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Патент USA US3053657

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United Sttes Patent
i
IC€
1
3,053,646
GRINDING AND POLISHING CQMPOSITIQNS
AND METHOD OF MAKING SAME
Harold H. Roth, Bay City, Mich, assignor to The Dow
Chemical Company, Midland, Mich, a corporation of
Delaware
No Drawing. Filed July 15, 1960, Ser. No. 43,007
8 Claims. (Cl. 51-298)
3,053,646
Patented Sept. 11, 1962
2
or of styrene and vinyltoluene, etc. Although any such
solid, resinous polymer or copolymer may be sulphonated
for use in the compositions of the invention, the polymers
and copolymers which, when dissolved in nine times their
weight of toluene, form solutions having viscosities of
from 400 to 4,000 centipoises at 25° C. are most satis
factory. Polystyrene and polyvinyl-toluene are preferably
employed.
The alkenyl aromatic resin is sulphonated in known
This invention relates to grinding and polishing opera 10 manner, e.g. using a sulphonating agent such as concen
tions, and more particularly to new and improved com
trated or fuming sulphuric acid, chlorosulphonic acid, or
positions useful for such purposes as well as a method
sulphur trioxide, etc. The mixture is then neutralized
for preparing said compositions.
by treatment with an alkali such as sodium hydroxide,
United States Patent No. 2,783,137 describes grinding
potassium hydroxide, sodium carbonate, potassium car
and polishing compositions comprising solid abrasive par 15 bonate, sodium bicarbonate, potassium bicarbonate, or
ticles in a ?owable medium of water, aliphatic polyhy
dric alcohols and mixtures thereof thickened with a small
amount of an alkali salt of a sulphonated alkenyl aromatic
ammonia, etc. The resultant alkenyl aromatic resin sul
phonate is separated, preferably in dry form. Procedures
for carrying out these operations are widely known in
resin. These compositions, although highly desirable in
the art.
most instances, possess a certain limitation. The limita 20
The substantial portion of alkenyl aromatic resin sul
tion centers about the fact that occasionally ?occulation
phoniates thus prepared have a property, when added to
of the solid, abrasive suspendedamatter occurs thus mak
water or liquid aliphatic polyhydric alcohols, of swelling
ing storage of such compositions in excess of about
to a substantially uniform gel with resultant increase in
twenty-four hours not practicable. When ?occulation
viscosity. The extent to which the viscosity of water or
does occur in this manner, it is necessary to curtail grind
a polyhydric alcohol is increased by addition of such resin
ing operations to re-suspend the abrasive particles in the
sulphonate is dependent upon a number of factors such
?owable medium.
as the kind of liquid employed, the kind and molecular
My investigations revealed that this ?occulative action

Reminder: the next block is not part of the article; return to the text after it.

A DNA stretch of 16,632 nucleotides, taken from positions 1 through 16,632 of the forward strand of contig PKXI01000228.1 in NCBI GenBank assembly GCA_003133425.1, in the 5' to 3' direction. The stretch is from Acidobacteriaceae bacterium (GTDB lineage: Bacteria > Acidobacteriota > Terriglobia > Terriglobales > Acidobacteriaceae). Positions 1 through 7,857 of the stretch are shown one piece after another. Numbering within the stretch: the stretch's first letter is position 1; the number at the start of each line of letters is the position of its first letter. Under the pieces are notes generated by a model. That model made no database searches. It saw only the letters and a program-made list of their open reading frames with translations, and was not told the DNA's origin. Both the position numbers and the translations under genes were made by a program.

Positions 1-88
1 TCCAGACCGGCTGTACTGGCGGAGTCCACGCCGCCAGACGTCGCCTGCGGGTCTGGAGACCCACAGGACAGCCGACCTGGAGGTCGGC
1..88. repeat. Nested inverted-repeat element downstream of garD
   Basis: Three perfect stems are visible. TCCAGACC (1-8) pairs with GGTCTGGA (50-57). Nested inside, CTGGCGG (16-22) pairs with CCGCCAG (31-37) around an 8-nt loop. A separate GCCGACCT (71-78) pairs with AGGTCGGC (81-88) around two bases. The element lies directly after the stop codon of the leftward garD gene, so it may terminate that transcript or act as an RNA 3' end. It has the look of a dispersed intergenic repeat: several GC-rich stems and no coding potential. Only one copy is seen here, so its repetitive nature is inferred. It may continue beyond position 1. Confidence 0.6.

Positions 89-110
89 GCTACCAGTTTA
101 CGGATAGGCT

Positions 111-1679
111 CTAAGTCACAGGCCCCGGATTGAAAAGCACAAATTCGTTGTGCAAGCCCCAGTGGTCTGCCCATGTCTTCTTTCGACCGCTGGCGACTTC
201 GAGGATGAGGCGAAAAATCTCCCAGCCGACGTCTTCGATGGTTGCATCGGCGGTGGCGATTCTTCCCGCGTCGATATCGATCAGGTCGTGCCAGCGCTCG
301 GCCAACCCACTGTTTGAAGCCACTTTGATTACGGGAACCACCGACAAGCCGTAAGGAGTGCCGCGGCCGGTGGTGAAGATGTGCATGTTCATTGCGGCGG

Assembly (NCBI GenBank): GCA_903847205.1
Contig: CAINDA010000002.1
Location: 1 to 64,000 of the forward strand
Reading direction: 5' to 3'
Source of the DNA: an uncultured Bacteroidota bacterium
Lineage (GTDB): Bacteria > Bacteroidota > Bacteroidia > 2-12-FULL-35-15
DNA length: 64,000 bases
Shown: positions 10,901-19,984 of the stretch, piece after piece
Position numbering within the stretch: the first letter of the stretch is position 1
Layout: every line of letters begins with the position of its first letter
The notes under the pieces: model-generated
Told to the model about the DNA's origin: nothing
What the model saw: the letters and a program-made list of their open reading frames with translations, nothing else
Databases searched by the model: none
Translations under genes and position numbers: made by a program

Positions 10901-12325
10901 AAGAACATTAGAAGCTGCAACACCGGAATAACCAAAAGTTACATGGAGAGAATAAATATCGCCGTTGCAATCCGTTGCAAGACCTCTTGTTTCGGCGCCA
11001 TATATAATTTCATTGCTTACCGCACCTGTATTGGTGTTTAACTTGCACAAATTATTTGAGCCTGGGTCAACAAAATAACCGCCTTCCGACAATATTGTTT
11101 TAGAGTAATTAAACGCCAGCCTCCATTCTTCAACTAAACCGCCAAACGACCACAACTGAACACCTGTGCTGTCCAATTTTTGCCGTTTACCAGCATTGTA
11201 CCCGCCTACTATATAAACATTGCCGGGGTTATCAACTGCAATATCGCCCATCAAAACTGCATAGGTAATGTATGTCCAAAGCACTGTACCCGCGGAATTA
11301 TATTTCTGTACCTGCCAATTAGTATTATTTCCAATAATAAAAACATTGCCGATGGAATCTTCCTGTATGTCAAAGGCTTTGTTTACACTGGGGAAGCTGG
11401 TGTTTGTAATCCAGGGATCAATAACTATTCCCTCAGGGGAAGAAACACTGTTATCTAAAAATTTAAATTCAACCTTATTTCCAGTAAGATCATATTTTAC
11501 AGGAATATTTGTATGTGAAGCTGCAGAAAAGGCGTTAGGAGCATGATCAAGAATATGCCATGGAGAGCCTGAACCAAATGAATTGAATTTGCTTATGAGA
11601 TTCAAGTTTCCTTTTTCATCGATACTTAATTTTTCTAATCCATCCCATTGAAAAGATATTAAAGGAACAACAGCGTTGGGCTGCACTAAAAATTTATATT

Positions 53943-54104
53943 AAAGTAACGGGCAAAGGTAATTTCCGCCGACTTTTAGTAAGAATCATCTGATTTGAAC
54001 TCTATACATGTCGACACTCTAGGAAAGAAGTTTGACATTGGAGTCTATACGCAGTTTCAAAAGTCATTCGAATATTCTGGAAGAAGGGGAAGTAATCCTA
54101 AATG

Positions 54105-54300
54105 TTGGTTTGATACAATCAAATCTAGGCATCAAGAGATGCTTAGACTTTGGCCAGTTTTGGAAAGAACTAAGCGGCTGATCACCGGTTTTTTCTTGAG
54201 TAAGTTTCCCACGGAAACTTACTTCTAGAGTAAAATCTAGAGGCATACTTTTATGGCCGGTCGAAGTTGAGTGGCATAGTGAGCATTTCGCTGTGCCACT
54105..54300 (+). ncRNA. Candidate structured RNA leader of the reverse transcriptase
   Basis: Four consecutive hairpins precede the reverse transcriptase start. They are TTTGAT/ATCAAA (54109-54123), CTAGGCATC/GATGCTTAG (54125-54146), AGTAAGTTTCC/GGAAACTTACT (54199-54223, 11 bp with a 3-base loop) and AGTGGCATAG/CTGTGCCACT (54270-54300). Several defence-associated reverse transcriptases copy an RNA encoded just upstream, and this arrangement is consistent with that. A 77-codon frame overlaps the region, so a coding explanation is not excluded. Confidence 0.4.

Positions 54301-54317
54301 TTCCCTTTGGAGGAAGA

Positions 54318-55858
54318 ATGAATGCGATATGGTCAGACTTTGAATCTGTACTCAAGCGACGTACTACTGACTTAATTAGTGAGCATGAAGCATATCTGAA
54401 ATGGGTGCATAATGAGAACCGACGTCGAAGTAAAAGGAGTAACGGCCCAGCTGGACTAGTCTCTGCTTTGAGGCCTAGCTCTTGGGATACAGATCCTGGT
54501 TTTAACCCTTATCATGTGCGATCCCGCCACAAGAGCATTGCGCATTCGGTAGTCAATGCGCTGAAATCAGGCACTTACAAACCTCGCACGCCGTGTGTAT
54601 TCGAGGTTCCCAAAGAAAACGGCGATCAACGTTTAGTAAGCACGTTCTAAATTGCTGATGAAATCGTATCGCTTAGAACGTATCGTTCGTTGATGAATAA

weight of the alkenyl aromatic resin from which the sul
arises from. the fact that minor portions (usually less than
phonate was prepared, the extent of sulphonation of such
about 5 percent by weight) of the sulphonated alkenyl 30 resin, and the proportion of sulphonated resin added to the
aromatic resins are water-soluble rather than being wa
liquid. Thickening becomes greater as the proportion of
ter-swellable. Water-solubility results from the facts
an added resin sulphonate is increased. For the purpose
that commercial reaction conditions sometimes cause in
of this invention, an alkenyl aromatic resin sulphonate
complete cross-linking or excessive sulphonation of the
is added to the water, or aliphatic polyhydric alcohol, in
alkenyl aromatic resin. Of course, the relatively small 35 a proportion such that the thickened liquid has a viscosity
water-soluble portion may be separated from the bulk
of from 1,000 to 50,000, preferably from 5,000 to 40,000
of the resin-product by leaching operations and the like;
however, such separation techniques require additional
centipoises at 25° C.
.
Examples of aliphatic polyhydric alcohols which may
equipment, time and expense which are unnecessary for
be thickened with alkenyl aromatic resin sulphonates and
the major portion of the resin-product as well as uses 4:0 be employed in the compositions of the inventions are
for such resin-product excepting the grinding and polish
ing operations.
ethylene ‘glycol, propylene glycol, butylene glycol, glyc-_
erine, diethylene glycol and dipropylene glycol,letc. Ap
I have discovered that the flocculative or anti-disper
parently, any liquid saturated aliphatic polyhydric al
sive action experienced with the minor portions of water
cohol may be used in the compositions, but those con
soluble alkenyl aromatic resins may be obviated by the 45 taining not more than six carbon atoms and having an
concomitant admixture of cellulosic ether compounds.
average of three or less carbon atoms per hydroxyl group
Admixture of such cellulosic ether compounds may occur
in the molecule are preferred.
.
at any time during formulation of the grinding composi
An abrasive material, in the form of ?ne grains or
tions; however, terminal admixture provides an e?icient
particles, is added to the liquid thus thickened with .the
method. Generally, when the amount of the water-solu 50 alkenyl aromatic resin sulphonate and the mixture is
ble fraction of alkenyl aromatic resin is less than about 5
stirred to form a suspension of the abrasive particles in
percent, the preferred ratio of water-soluble alkenyl aro
the liquid. Any of the usual abrasives, such as silicon
matic resin to cellulosic ether is from about 1:1 to about
carbide, aluminum oxide, silicon dioxide, ferric oxide, or
1:5 by weight. Any cellulosic ether such as methyl cellu
powdered glass, etc., may be used in the composition.
lose, hydroxyethyl cellulose, hydroxypropyl methyl cellu 55 The proportion of abrasive material ‘added in forming
lose, carboxymethyl cellulose and the like including com
the composition may be varied widely, eg, from that
binations thereof may be utilized.
forming a mobile, or flowable, composition to that form
The sulphonated alkenyl aromatic resins employed as
ing a fairly stiff, non-?owable paste. The composition
ingredients of the compositions are obtained by the nu
should contain sufficient liquid to serve as a medium in
clear sulphonation of solid polymers and copolymers of
which the abrasive particles are suspended. In most